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Koro's Star by Claire Aramakutu

It's the beginning of the summer holidays in 1967 when 10-year-old Atama moves with his family into a new army base. His father, Atama's hero, departs for Vietnam, asking Atama to look after his mum and younger sister while he's gone.

Atama is nervous about making friends at the new camp. But his father offers up his Koro's 1939-45 star medal. The talisman gives Atama the courage to make friends, but he's unprepared for what lies ahead.

Author Claire Aramakutu's characters are well-defined and realistic. She understands people have flaws, and her characters do too. They are vulnerable and real. Written for readers in middle-primary, she touches on some important themes that these readers will identify and empathise with. These include themes of bullying, friendship, family ties and acceptance.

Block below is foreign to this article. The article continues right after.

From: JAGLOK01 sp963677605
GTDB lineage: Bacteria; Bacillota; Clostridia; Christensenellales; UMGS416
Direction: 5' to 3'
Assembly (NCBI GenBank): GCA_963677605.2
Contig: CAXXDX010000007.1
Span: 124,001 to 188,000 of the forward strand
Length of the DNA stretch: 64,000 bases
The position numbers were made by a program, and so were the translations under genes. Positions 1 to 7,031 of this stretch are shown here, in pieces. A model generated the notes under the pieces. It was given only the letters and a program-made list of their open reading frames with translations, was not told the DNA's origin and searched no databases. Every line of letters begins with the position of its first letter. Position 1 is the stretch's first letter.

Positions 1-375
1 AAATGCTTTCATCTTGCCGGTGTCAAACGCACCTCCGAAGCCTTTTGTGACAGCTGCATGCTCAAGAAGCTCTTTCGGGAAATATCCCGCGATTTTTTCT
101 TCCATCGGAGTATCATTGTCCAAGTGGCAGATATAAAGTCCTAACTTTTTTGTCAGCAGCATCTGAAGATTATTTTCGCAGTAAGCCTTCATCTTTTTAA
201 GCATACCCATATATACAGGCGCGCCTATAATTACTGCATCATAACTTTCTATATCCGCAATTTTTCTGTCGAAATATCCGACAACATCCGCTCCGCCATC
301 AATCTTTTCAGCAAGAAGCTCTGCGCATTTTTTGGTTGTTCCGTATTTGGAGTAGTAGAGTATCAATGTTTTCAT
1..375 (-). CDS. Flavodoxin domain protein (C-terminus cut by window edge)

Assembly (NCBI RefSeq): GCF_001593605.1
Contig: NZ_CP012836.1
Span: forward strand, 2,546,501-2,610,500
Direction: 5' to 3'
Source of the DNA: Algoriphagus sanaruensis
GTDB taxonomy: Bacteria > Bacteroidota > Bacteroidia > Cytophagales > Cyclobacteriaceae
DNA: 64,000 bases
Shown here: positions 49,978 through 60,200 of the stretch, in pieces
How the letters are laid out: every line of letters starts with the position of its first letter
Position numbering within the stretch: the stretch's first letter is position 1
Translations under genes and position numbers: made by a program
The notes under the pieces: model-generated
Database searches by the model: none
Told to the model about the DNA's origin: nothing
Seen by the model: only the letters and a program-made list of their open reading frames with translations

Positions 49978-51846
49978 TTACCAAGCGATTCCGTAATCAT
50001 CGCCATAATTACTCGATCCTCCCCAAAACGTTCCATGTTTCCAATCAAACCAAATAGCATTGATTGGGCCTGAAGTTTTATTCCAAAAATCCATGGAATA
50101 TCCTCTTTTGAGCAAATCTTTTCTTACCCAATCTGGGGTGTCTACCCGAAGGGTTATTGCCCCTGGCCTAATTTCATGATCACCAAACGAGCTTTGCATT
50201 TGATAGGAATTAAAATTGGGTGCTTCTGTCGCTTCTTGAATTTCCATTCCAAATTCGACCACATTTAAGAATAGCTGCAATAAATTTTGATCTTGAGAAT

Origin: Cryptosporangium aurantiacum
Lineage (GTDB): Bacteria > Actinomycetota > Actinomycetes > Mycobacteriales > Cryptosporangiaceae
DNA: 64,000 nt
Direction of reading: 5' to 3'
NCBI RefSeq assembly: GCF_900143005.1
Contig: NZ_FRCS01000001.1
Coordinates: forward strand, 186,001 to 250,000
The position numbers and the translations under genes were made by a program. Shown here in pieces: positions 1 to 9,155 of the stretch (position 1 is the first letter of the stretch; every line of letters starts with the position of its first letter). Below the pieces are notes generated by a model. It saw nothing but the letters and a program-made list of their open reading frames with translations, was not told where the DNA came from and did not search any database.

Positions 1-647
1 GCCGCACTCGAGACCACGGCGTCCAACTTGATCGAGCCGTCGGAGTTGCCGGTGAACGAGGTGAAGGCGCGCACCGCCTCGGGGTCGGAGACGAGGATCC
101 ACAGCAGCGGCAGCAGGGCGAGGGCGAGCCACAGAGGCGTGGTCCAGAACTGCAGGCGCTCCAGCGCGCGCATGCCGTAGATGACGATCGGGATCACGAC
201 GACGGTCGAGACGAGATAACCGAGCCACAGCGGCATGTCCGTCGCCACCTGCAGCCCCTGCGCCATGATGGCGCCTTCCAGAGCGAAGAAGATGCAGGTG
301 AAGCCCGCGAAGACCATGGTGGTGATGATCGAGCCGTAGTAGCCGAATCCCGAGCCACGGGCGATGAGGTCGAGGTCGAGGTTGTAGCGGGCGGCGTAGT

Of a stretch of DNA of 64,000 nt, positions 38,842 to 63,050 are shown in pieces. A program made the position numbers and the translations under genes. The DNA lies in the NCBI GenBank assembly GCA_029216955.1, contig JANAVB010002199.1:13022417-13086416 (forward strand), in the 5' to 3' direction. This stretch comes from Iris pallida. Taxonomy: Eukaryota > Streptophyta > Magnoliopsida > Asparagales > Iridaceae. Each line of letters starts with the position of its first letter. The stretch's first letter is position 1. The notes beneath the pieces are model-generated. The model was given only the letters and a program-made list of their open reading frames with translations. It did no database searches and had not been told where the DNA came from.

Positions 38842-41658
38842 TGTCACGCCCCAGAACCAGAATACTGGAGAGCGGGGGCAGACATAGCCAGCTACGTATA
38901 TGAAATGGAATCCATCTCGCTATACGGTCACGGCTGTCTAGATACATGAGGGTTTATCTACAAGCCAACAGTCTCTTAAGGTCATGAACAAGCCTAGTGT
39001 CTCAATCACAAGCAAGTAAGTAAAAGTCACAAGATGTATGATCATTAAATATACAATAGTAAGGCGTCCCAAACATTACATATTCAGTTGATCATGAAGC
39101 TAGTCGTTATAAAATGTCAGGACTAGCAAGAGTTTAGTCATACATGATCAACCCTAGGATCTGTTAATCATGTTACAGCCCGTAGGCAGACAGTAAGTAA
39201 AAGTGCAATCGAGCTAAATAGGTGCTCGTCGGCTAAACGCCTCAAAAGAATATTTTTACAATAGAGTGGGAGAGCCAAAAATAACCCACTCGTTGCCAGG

There's a hint of the unnatural in the book too but Aramakutu pitches it, again, in an age-appropriate way for her intended audience. Readers can follow Atama through his difficulties and, in turn, can practice their own empathy and problem-solving skills.

While the story is set in the 60s, Aramakutu keeps it fresh and relatable for today's generation. Her research of military elements is impeccable, and again, she keeps it relevant and educational for her readers.

With short, sharp chapters, it's the perfect book for a younger reader taking their next steps into independent reading. Aramakutu keeps a cracking pace throughout the book, urging readers on. 

The winner of the 2023 Storylines Tom Fitzgibbon Award, Koro’s Star is a heart-warming tale with a touch of the supernatural woven throughout it that will captivate younger readers.


Reviewer: Rebekah Lyell



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